The Effectiveness of Treatment for Malnutrition in Cancer Patients

For any CAM treatment to be the most effective, it is necessary to integrate it as part of the holistic curative and palliative strategy for the patient as soon as possible. It is important to recognize that these treatments aim to improve the patient physically and mentally, which is directly connected to increase their quality of life. Increased weight gain and lean muscle mass not only improves metabolism and provides a more effective foundation for anti-cancer treatments to be successful, but also makes the patient feel better. Increased physical function to carry out day to day tasks and a healthier looking body can improve the patient’s mental health, increasing chances for a full recovery.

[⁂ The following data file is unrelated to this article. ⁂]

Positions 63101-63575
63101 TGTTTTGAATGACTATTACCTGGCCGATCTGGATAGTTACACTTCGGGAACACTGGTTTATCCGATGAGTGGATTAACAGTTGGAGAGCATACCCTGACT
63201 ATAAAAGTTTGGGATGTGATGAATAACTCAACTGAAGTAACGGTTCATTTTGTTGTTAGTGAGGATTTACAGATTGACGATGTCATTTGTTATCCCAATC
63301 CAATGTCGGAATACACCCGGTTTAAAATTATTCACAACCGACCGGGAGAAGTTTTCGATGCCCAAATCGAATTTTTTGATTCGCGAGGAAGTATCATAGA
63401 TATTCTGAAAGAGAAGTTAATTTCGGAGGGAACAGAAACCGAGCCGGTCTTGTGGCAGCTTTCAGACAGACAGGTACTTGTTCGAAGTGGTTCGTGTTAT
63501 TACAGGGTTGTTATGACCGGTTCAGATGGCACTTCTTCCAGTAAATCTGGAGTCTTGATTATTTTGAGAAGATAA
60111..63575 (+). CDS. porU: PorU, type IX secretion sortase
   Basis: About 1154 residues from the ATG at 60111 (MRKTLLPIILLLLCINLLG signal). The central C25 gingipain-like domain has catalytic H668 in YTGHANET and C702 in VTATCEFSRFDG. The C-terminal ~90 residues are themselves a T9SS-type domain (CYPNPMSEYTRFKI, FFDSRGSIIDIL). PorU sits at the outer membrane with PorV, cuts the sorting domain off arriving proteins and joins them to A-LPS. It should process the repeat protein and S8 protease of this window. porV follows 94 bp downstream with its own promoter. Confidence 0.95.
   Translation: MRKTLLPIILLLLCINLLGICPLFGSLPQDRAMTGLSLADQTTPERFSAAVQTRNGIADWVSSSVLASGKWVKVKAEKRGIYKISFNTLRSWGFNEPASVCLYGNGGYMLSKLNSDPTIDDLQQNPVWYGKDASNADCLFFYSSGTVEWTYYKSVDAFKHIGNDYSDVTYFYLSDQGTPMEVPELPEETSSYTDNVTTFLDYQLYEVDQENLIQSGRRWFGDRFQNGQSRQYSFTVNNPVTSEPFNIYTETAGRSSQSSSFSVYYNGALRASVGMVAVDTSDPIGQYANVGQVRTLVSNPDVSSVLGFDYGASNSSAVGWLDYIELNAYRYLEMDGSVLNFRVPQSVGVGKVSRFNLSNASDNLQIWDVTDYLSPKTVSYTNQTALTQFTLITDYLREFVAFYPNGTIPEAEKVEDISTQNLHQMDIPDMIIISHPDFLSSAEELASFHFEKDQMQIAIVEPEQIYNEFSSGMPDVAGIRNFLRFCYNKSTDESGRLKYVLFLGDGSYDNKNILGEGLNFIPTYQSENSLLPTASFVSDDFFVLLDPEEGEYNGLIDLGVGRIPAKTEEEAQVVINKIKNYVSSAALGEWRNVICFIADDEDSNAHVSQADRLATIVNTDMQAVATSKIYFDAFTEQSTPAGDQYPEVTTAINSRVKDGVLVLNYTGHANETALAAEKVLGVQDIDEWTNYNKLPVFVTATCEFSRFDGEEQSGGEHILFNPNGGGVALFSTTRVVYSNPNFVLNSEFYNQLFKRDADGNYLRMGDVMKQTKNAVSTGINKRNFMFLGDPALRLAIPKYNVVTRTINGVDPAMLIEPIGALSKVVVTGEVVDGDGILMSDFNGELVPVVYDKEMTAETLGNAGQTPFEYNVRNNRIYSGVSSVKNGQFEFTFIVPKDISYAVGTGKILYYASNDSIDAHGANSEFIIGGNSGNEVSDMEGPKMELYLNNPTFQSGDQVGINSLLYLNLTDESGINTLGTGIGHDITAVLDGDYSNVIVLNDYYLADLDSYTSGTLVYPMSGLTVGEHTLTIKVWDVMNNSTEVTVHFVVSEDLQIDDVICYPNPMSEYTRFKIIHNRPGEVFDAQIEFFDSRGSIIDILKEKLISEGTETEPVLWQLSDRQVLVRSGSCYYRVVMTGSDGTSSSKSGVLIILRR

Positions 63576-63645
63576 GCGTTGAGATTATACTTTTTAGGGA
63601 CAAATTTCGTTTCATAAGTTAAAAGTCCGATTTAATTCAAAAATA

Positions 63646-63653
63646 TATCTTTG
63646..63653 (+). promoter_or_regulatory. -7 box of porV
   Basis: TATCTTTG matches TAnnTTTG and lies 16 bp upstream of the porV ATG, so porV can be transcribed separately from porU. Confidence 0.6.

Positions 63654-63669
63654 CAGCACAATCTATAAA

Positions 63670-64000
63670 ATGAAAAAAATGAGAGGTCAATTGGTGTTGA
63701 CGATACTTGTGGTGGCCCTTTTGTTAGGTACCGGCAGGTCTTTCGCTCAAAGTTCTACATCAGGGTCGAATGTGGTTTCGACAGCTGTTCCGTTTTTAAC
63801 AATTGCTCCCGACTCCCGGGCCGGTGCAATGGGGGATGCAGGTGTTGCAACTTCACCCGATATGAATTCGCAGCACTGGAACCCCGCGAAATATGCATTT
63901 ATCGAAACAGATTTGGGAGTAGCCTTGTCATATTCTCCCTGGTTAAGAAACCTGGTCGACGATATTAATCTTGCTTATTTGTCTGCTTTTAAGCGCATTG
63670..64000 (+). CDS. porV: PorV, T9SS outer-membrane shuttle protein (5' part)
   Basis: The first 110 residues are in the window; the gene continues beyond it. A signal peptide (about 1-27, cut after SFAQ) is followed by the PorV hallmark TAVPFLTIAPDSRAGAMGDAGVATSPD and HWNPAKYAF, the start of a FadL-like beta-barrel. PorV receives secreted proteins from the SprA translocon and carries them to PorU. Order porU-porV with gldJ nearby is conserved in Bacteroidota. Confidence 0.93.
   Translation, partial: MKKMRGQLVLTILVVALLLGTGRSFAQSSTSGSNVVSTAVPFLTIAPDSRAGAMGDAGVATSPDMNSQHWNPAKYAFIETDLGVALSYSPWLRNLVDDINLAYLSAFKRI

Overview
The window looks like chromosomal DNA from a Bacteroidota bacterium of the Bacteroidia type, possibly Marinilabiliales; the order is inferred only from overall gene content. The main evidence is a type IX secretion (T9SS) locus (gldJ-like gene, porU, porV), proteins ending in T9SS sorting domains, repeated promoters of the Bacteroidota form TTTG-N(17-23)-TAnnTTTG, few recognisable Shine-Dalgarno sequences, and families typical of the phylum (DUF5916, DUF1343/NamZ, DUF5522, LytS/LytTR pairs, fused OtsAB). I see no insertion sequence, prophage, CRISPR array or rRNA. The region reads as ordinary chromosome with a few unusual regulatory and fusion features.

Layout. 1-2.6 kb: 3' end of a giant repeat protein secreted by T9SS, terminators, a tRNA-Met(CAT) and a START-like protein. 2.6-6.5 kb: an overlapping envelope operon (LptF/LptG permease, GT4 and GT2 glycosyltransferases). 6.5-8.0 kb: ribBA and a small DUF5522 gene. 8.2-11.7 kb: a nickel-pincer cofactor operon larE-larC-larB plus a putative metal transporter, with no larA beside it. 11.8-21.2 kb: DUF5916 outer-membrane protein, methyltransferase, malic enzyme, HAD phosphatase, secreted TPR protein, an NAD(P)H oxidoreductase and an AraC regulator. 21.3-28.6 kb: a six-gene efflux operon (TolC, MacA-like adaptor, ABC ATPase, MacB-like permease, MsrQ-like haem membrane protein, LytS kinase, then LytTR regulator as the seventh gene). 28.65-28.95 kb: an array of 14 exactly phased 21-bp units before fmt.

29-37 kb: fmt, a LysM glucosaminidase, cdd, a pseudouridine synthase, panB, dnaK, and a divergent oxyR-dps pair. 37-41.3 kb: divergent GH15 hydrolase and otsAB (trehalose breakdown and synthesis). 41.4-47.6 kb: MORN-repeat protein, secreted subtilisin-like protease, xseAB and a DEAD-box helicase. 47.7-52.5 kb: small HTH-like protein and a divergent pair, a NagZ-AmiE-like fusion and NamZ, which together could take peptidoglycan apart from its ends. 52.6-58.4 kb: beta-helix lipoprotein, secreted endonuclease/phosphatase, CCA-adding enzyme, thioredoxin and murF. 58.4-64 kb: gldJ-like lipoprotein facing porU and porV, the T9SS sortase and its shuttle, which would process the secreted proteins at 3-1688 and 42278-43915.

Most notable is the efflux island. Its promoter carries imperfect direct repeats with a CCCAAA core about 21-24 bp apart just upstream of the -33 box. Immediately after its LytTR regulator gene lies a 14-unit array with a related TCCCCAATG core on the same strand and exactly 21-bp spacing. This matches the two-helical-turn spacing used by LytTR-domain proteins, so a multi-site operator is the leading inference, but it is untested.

As a study done by Ravasco et al. in 2005 showed, the group of patients that received dietary counseling improved their nutritional status better than the group with oral supplementation, while both groups did better than groups with no nutritional aid (Caro). This study suggests that giving patients agency, when feasible, over their own eating sets them up for better physical results than resorting to more pills or medicine. It is important to consider that patients will want to resort back to a sense of normality as much as possible when their quality of life is much lower than their lives before cancer. Dietary counseling gives them the knowledge to create their own routines and own food preferences. Food is so integral to daily life; any sense of normalcy surrounding it will be an improvement for the patient’s general wellbeing. Ultimately, every patient’s needs are different; each treatment plan should be geared specifically to their background and current needs in order to improve their quality of life as much as possible.